Storytelling is, of course, about telling stories. In the world of thought leadership, we believe these stories are true: the whole point of companies communicating what they know is to provide honest insight and answers that people may find useful. But what about the stories we tell ourselves about thought leadership?
Here are some things we take as gospel. We believe thought leadership is a fundamentally different form of marketing that’s objective and insightful and doesn’t overtly seek to sell anything. We believe that because thought leadership conveys complex issues, it requires lots of words. We believe people consuming it are willing to read all those words. We believe our core audience is time-pressed senior leaders. And we believe there are certain channels—TikTok, X, WhatsApp, and others—that aren’t suitable for delivering thought leadership.
I’m not sure any of these are true.
Even if those of us defending thought leadership as objective and insightful believe it’s a different form of marketing, users know what’s up. When I once asked an author to define the purpose of thought leadership, he said flatly, “It gives me permission to sell people stuff.” Users know that, and they’re fine with it.
Thousands of words can indeed be written on a lot of topics thought leadership addresses, especially if content is attempting to be truly comprehensive. But distinctive, engaging content providing actionable insight? It can often be delivered in far fewer words (or minutes, in the case of video and audio). Instead of a full map, users may just want the flash of inspiration provided by someone saying, “Why don’t you take the next left?”
This also gets to our attention span. The nature of content generally has shifted dramatically in the past two decades. We went from printed newspapers and magazines to digital listicles and live blogs. From lengthy Facebook posts to tweets. From YouTube videos to TikToks. Everything is shorter and sharper, and while companies are making an effort to produce thought leadership in formats such as video, audio, infographics, and interactives, our default remains to demand that consumers pull up a comfy chair and linger with a few thousand words. Even the most insightful content fails if no one sees it. So why do we often assume users consume thought leadership in a fundamentally different way?
This approach is especially odd if we assume the core audience for thought leadership is time-pressed senior leaders. A famous Harvard Business Review study once found CEOs spend about 3 percent of their time on “professional development,” which could reasonably be expected to include consuming content relevant to their industry and operations. That equates to around 13 minutes a day. Do we really think they’re diving into a 3,000-word article?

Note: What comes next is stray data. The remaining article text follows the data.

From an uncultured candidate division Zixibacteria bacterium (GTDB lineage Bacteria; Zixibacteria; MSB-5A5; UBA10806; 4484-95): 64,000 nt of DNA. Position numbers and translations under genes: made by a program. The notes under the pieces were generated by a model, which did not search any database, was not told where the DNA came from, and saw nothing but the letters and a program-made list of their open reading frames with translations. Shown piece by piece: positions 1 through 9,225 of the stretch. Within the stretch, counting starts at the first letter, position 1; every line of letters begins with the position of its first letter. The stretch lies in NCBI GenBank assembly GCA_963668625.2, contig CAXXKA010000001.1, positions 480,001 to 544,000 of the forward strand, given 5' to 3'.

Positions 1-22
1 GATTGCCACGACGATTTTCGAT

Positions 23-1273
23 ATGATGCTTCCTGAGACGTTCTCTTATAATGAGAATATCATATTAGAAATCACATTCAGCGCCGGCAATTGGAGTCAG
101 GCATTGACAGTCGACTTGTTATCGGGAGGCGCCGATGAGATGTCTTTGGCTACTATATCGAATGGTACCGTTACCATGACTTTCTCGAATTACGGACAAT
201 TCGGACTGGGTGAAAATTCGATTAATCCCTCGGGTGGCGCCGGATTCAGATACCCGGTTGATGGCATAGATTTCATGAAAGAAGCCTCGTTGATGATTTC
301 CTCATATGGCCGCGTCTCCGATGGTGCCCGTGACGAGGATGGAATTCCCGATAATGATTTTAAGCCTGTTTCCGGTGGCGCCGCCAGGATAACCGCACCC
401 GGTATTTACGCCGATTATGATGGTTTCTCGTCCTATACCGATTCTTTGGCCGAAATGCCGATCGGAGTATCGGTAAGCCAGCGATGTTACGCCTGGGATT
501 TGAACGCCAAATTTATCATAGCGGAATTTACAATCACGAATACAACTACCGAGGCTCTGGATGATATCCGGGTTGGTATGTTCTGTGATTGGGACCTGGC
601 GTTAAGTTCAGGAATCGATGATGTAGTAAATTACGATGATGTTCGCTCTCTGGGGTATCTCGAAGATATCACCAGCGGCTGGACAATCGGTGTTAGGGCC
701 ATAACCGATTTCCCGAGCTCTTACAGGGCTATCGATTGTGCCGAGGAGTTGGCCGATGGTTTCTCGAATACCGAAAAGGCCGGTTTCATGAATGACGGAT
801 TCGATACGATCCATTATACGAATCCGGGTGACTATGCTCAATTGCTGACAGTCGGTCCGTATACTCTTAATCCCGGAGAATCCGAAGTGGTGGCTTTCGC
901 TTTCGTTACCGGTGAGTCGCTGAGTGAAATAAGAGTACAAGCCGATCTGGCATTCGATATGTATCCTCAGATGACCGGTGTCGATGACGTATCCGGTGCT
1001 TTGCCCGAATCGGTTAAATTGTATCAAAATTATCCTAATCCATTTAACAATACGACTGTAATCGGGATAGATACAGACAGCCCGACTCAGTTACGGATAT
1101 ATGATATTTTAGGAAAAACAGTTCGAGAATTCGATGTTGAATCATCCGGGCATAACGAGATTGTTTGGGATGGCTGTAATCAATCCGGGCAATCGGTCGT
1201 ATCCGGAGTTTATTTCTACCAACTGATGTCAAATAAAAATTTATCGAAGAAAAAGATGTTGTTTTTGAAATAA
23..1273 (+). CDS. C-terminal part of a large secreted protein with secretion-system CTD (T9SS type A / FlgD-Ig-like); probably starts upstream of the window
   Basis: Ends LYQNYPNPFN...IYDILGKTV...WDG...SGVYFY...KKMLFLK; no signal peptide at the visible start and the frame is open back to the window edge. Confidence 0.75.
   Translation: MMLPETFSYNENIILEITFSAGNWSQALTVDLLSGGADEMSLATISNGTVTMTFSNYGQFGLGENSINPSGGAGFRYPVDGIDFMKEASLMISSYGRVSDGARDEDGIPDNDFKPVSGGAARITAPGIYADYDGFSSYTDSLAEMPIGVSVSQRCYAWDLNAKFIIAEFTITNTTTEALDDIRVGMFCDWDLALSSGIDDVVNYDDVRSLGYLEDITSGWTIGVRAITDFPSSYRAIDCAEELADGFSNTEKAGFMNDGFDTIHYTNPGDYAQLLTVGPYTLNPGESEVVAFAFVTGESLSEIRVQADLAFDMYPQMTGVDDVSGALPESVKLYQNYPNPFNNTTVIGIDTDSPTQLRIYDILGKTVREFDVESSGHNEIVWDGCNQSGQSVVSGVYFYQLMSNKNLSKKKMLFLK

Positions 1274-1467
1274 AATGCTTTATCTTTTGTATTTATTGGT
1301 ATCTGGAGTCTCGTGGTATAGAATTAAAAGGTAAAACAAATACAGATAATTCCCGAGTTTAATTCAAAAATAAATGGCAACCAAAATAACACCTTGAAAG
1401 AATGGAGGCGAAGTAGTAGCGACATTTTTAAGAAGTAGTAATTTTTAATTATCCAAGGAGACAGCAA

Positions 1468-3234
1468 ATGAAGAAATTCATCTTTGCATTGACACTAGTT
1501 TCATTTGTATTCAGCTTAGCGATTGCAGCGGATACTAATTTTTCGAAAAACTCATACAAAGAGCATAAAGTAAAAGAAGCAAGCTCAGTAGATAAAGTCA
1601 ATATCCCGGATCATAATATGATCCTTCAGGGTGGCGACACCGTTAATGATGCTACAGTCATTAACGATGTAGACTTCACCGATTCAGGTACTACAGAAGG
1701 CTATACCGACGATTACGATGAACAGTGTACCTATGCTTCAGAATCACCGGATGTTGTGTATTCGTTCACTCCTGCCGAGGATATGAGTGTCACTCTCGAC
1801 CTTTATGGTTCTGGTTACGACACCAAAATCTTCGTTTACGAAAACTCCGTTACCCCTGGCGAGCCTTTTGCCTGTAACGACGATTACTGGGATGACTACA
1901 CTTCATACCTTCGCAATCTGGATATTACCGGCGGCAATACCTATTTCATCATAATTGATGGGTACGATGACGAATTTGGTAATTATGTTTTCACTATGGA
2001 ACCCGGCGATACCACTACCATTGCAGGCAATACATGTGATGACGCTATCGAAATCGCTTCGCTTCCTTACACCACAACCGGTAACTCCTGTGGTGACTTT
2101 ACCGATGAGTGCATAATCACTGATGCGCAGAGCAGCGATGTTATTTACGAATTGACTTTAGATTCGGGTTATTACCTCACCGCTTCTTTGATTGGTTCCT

I’m not sure senior leaders are the core audience anyway. They ultimately may be consumers of core ideas from content, but I suspect that’s because it’s summarized for them by their direct reports and other managers (the same HBR report found about 46 percent of CEO time spent with internal constituencies was with one or more direct reports, with 21 percent of it only with direct reports). Are these C-1 and C-2 cohorts actually the most critical audience? Maybe.
At Leff, these aren’t idle questions: our core mission is getting content to the right people at the right time. That’s why we’re starting a data-driven effort in content innovation that will examine these questions and help clients consider how they can more effectively communicate their insights and ideas in ways that resonate and engage.
It’ll take us a few months to work through the first phase, which is taking stock of what users really want from thought leadership. A lot of content works from the perspective of the companies that produce it—but does it work for users? Is it accessible to them? Can they consume it quickly, get something valuable, and apply it quickly? Does it broaden their industry knowledge or provide the spark of inspiration required to unstick a thorny problem?
We’ll be asking these questions and more, especially from executives who don’t currently consume thought leadership. Preaching to the choir is easy; we want to figure out how to engage everyone else. In doing so, we expect to learn a lot about how, where, and when we can more effectively serve and advise clients.
In the months ahead, we’ll keep you posted on what we’re learning. And we’d love to hear from you, especially about the kind of content you like, what makes life easier and harder, what resonates and doesn’t, and how thought leadership can more effectively and efficiently help you solve problems and feel more informed and empowered. Who knows? Maybe our hypotheses won’t pan out. But I suspect we’ll together overturn a few long-held misconceptions and expand how we tell stories in ways users find even more useful.